Kind of grouped with Main, we have Juvenile which are books that are geared towards children and Oversize which are books that do not fit on the normal shelves (I’m looking at you art books).

1st Floor

For more fiction options (as well as biographies and cookbooks), check out the Popular Reading shelves located in the Atrium, that place with the cool Wood Angel (Moose) Statue.

Periodicals Shelves house bound copies of magazines, journals and other readings that are released periodically (clever, right?). This can range from Times Magazine to the journal Nature. This is where we keep some of those peer-reviewed articles everyone is always talking about (but mostly we keep those). These shelves are located on the first floor near the Daily Read Café.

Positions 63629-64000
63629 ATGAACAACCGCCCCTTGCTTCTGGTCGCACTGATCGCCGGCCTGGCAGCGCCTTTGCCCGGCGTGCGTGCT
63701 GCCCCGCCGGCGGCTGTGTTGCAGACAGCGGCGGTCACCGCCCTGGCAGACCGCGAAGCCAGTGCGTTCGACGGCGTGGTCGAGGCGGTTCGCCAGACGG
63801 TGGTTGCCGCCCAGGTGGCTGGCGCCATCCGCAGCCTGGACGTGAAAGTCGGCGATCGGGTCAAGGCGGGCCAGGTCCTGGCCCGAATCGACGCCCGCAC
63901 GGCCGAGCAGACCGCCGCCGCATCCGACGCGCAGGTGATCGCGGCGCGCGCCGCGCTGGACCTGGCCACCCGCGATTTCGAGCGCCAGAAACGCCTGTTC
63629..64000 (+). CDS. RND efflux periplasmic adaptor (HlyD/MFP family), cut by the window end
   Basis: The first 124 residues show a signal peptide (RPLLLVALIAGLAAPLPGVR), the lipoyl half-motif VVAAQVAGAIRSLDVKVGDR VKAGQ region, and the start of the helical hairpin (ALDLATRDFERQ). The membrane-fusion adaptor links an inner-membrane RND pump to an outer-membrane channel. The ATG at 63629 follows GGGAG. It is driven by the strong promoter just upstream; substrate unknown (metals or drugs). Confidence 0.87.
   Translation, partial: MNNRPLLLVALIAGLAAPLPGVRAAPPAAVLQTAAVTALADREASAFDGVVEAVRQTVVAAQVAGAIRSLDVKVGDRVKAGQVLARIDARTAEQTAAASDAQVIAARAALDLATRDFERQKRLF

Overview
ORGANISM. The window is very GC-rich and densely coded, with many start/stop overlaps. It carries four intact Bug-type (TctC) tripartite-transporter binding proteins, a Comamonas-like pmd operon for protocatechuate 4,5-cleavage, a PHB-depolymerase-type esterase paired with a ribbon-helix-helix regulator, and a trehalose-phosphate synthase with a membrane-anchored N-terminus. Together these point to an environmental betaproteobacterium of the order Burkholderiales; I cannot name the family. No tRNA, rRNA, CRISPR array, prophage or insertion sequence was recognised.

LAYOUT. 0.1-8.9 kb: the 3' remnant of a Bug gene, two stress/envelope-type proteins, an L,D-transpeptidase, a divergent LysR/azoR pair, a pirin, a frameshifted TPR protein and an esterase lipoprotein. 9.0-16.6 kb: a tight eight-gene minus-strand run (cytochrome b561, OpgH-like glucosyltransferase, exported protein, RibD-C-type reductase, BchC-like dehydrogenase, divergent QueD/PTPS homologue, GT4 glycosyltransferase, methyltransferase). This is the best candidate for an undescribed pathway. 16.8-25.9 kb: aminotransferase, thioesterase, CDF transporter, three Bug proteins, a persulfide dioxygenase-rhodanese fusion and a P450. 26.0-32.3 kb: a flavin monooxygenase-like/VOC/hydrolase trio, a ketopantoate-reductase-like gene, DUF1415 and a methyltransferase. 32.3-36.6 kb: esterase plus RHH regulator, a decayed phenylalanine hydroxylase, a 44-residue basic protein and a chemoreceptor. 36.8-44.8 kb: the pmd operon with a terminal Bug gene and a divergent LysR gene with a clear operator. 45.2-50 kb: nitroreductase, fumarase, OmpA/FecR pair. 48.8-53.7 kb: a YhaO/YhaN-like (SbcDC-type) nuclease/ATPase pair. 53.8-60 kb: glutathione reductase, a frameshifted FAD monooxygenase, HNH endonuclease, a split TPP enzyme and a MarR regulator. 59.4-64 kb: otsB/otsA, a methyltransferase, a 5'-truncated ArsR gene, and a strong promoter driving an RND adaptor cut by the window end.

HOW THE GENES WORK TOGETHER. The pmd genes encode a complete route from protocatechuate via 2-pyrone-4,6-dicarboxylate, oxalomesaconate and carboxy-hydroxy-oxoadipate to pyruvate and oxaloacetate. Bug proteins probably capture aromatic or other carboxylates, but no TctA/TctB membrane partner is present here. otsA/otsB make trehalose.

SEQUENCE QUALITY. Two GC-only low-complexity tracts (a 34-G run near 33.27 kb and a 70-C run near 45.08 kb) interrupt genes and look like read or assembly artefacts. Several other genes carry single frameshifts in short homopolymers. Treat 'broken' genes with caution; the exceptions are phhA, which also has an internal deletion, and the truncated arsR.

For more fun with periodicals, check out the magazines on the Popular Periodicals shelves or the Newspaper Shelves which host the most current issues of magazines and newspapers. These are both located in the Atrium area which is that big open area with the high ceiling when you first walk in the library.

Reef Creature Identification book coverReference materials (found in Reference) are books or collections of books that provide an overview of facts. This means it is usually a good way to start your research if you are new to a topic. Reference includes books such as Dictionaries and Encyclopedias, as well as things like Statistical Abstract of the United States, and my personal favorite, Reef Creature Identification.